agricultural developments

Could PDR changes turn generations of farmers into 'property speculators'?

Two weeks ago, housing minister Dominic Raab announced changes to permitted development rights (PDR) for agricultural buildings and introduced additional options to convert such properties into family homes.


These PDR changes will allow for up to five new homes to be converted from existing agricultural buildings on a farm, rather than the current maximum of three.

However, one development finance lender claimed that people needed to be mindful of these changes turning generations of farmers into “property speculators”.

Could we see a rise in agricultural permitted developments?

Robert Suss, director at UK Agricultural Finance, said: “The opportunity for farmers is to take advantage of the change in permitted development rights allowing up to five new homes [to] be created from existing agricultural buildings on a farm.

“UK Agricultural Finance … believes this will provide increasing opportunities for brokers to assist farmers to raise much-needed development finance secured against agricultural land and property.”

Paul Turton, head of sales of development finance at United Trust Bank, added: “The move is designed to encourage the creation of more affordable housing; five smaller dwellings presumably being lower priced than three larger ones, yet still being profitable for the developer.

“In suitable schemes, this could see an increase of up to 40% in absolute numbers of new homes delivered within agricultural property.

“However, this is a niche area.

“There are a few hundred farm building-to-residential conversions per year at best, and many of those already completed will have been the easier and more profitable ones.”

The changes will also see the size limit of new agricultural buildings on larger farms increase from 465 sq m to 1,000 sq m.

“The geographical location of some potential sites will render some of them uneconomic, even with higher densities allowed,” continued Paul.

“The dilapidated nature of many farm buildings can often mean that new build is the only viable option.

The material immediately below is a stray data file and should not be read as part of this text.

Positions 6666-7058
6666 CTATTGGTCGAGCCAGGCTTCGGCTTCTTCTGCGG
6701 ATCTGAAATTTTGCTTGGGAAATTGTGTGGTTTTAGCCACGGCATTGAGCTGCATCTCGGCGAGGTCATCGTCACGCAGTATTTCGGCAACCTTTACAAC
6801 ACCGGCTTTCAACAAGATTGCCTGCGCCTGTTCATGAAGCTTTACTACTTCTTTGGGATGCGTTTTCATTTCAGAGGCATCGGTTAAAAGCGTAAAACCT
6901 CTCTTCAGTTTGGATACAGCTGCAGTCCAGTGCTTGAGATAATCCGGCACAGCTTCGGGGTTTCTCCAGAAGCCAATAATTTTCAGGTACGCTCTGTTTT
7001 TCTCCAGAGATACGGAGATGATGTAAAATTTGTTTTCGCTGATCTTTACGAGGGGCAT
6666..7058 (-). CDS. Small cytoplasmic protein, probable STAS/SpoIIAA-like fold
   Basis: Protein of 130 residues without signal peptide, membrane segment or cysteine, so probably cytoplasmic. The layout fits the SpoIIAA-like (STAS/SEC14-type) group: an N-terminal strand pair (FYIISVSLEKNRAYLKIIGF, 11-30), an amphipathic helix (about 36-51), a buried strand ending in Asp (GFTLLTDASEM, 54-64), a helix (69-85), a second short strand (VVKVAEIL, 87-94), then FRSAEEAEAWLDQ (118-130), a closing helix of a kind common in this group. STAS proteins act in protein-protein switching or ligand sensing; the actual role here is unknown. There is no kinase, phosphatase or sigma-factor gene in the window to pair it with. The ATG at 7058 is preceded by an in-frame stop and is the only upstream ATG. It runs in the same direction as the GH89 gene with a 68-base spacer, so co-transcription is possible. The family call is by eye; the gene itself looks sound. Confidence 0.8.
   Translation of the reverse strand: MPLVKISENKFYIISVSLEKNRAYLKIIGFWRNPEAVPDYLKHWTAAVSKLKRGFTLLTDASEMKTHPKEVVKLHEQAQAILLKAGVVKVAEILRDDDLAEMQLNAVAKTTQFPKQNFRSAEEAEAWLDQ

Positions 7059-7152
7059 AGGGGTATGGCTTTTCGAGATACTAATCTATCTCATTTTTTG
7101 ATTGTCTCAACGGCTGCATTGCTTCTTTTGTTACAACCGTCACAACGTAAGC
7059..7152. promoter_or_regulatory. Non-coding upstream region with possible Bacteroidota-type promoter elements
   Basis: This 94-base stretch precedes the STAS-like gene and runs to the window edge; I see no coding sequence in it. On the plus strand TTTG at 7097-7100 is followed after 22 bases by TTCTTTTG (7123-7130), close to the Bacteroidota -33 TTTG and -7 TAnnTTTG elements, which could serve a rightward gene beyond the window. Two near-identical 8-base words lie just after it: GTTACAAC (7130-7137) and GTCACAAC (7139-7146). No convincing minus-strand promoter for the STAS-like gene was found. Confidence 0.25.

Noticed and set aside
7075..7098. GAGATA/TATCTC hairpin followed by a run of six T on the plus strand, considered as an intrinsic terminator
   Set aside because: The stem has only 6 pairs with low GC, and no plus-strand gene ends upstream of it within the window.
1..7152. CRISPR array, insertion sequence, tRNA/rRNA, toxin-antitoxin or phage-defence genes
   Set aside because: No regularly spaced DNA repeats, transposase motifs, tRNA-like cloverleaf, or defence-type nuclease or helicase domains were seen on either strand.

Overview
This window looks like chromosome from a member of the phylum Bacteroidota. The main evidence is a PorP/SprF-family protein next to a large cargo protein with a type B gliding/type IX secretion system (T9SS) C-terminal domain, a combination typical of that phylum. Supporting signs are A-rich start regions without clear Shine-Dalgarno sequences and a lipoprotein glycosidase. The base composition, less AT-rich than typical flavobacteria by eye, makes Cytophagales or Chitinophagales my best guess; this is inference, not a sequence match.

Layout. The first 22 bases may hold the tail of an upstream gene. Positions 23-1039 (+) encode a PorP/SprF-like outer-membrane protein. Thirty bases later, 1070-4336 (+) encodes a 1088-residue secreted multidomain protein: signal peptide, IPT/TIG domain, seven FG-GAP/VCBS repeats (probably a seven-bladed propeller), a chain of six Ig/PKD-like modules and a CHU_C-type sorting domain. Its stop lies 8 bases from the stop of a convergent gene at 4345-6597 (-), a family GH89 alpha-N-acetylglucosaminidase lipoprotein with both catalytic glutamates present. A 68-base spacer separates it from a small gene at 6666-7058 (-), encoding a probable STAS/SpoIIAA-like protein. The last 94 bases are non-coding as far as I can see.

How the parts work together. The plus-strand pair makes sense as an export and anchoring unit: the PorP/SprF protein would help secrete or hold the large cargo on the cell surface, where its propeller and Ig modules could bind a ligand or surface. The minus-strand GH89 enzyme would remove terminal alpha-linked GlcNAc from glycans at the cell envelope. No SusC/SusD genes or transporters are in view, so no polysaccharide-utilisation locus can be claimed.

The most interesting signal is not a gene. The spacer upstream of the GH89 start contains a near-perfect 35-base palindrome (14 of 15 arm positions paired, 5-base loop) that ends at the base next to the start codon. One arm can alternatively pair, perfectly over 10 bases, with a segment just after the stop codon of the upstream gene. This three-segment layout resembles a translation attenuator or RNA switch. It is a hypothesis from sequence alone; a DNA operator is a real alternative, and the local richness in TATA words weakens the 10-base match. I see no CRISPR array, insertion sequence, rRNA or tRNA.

“As such, a policy around ‘new-build’ PDR within the envelope of an existing agricultural building would be more helpful in bringing forward schemes without the requirement of a full planning consent.”

Ros Andrews, planning specialist and partner at Harrison Clark Rickerbys, said: “The changes will hopefully give landowners more opportunity to provide good-quality conversions through PDR.”

Michael Dean, principal at Avamore Capital, added: “…There will be a substantial increase in agricultural PD schemes as many farmers barely eke out a living, and anything that can generate revenue on farmland is generally taken advantage of (for example, renewable energy projects such as wind turbines and solar PV etc).”

Nonetheless, Michael’s declaration came with a warning regarding “the law of unintended consequences”.

“The cost of agricultural land has risen sharply in recent years and this is only going to increase the value of farmland,” he added.

“Farmers should be concentrating on working the land effectively, we need to be mindful of these changes turning generations of farmers into property speculators.

“However, on the positive side, if the changes make farms more viable, then that is to be welcomed.

Going further

“We would urge Mr Raab to put some real focus on tackling the issues preventing widespread housebuilding on the scale necessary to address the UK’s housing shortage; that of overhauling the underinvested planning system,” explained Paul.

Michael continued: “In terms of where they could have improved the measures, PDR change could/should have allowed more units and more square metres of total developable area.”

Ros added: “I would have liked to have seen the practical issues with the previous permitted development regime addressed, including the limitations on carrying out necessary ancillary works to make barn conversions a viable home, such as access roads.”

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